One way to get better accuracy of measurement is to reduce the PICAXE speed. It will still execute the same number of cycles but the pulse will be longer. Likewise, run the measuring PICAXE at 8MHz. Take a number of PULSIN readings then average them out.

Ultimately all you can get is all times and a minimum and maximum time it takes to execute a particular command with specific values. Although that gives a ball-park figure I'm not sure how useful it is, even taking the mean, average or mid-point doesn't hold true as alignment can vary from one line to the next - in some cases the alignment may cause two lines to both take minimum or maximum times, sometimes minimum then maximum or vice-versa. You can never tell if the time of any command is going to tend towards the minimum or maximum. Alignment and command timing will change between PICAXE variants.

PICAXE timing is academically interesting but quite an effort ( 48 possibilities for a HIGH/LOW command, 64 for a simple LET assignment ) and if they aren't all done you're never really sure where any particular measurement falls on the minimum-maximum range.

The way 'commands per second' is usually measured with token interpreters is to time the frequency of the fastest I/O toggling rate, which for a PICAXE could possibly be -

Code:
``````If b0 <> b0 Then
b0 = 16 : End
End If
Do
Toggle 0
Loop``````
Again token alignment comes into it and this may actually not be optimal.

BeanieBots

Moderator
Whilst I agree that attempting to get accurate times for all the commands is rather academic, I think it is a very useful to have ball-park figures. This is particularly important to demonstrate that some commands take longer than others.
Also, timings of structures is equally important. How does "select case" compare to "branch" or a list of "if/then"?

How long does it take? is a very common question and will continue to be asked. Not everyone will appreciate that the answer is not simple. This thread would make a very good reference for such questions.

BCJKiwi

Senior Member
There are a number of constructs discussed in this thread;

comparing the following alterntives;
Code:
``````The logic options reviewed are
sequential If/ElseIf/Endif,
select case,
and
Branch techniques,
combined with
LOOKUP function to get stored bit patterns from symbol statements (symbols use no program memory space),
or
direct calulation of the bit pattens via shift ( << ) and REV functions.
Have also checked to see if there is any time penalty in using ptr & @ptr compared with direct use of variables.
The ptr/@ptr is useful as it enables the stored variables to be retained without having to worry about re-use
of bo/b1 etc (provided you keep a proper track of the ptr addresses of course!).``````
If nothing else, it indicates a way to compare the timing for alterntive programming commands/constructs for the specific program requirements.

Last edited:

hippy

Technical Support
Staff member
These are the timings (us) I got for a HIGH opcode with various pin number arguments with ideal and non-ideal alignments ( 48 combinations ) -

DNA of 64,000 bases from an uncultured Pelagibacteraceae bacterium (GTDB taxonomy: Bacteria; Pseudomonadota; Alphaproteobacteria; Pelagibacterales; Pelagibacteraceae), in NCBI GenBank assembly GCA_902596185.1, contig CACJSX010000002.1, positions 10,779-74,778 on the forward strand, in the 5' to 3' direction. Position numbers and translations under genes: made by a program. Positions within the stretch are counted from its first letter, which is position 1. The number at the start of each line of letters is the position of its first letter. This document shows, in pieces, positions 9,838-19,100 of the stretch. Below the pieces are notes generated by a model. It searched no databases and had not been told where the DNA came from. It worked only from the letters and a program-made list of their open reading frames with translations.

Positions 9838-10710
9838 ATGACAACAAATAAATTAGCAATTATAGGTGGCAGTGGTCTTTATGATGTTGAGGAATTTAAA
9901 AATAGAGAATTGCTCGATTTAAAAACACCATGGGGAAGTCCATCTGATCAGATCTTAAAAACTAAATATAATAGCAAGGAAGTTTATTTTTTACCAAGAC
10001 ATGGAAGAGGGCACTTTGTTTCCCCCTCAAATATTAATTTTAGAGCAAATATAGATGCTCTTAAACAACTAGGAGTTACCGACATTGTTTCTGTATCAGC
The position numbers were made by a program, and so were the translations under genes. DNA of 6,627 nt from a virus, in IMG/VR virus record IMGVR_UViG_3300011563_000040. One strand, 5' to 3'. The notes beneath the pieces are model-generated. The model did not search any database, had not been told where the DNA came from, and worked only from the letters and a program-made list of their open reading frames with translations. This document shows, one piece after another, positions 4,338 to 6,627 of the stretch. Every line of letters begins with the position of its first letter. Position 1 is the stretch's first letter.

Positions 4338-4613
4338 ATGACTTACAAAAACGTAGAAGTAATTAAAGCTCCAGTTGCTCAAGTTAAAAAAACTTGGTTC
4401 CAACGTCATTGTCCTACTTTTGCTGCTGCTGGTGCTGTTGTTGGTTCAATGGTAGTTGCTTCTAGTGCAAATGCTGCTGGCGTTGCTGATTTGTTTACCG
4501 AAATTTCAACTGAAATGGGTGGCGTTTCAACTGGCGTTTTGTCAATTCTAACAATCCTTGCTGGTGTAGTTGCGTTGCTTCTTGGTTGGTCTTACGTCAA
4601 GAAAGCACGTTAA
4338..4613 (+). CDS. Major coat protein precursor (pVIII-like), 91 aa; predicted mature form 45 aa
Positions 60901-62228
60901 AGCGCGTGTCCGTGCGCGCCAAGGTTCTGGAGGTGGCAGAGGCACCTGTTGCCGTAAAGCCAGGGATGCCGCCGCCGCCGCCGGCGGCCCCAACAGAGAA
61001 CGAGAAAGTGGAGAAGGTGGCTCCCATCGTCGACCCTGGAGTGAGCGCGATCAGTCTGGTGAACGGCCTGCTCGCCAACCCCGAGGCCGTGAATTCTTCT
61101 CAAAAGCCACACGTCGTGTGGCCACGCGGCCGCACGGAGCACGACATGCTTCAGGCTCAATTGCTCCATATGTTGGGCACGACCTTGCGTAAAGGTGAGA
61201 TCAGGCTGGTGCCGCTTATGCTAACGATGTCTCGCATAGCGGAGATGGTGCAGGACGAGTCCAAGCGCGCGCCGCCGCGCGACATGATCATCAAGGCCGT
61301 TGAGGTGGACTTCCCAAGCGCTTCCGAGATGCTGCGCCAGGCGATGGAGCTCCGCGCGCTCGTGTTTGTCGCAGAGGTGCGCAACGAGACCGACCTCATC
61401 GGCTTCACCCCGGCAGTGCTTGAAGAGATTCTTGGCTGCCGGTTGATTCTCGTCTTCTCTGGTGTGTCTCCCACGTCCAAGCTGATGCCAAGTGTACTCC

Code:
``````HIGH  1-bit  4-bit  8-bit  16-bit  var
253    289    326    415    301
265    289    338    427    301``````
I ran the main PICAXE-08M at 125kHz, did the pulse measuring on an 18X at 8MHz. Determined min and max readings over multiple loops, and found no difference in us time units so no need to average.

Tested at 5V, 18'C. As voltage goes down or temperature rises, execution gets slightly faster, times get shorter, just one or two microseconds though.

I'd expected more variation with different alignments but I did not get any other results than these. I expect the more tokens in a command the more likely there will be more misalignments and more variances.

That the 4-bit and var times are the same is probably because I'm using the code in the posting earlier, the adverse alignment for HIGH is a beneficial alignment for the following TOGGLE which terminates the time measuring pulse. Some times here are conversely too high because the adverse effect of the TOGGLE has not been taken out. It shows just how hard it is to pin down any accurate details where any small change affects something later.

The overhead for the pulse generation I measured as 278us, so 253us + 278us = 531us, which matches with lbenson's 0.53ms. The other way to look at it is, the back half of a HIGH and the front half of a LOW plus a HIGH in between adds up to two commands, do half of 530us is the time for one command; 265us.

At around 250us for "HIGH 0" that gives near 4,000 commands per second. The latest manuals state "roughly 1,000 per second" at 4MHz, which is probably about right overall for an arbitrary program.

Running the "TOGGLE 0" in a DO-LOOP gave an average of 537us per high or low, so around 266us per command there.

I recall in earlier discussions there was some divergence of opinion on whether the basic instruction was 250us or 500us, from the measurements done by myself and lbenson I'd say 250us again ... unless we are both making the same mistake in taking measurements.

lbenson

Senior Member
Timing of code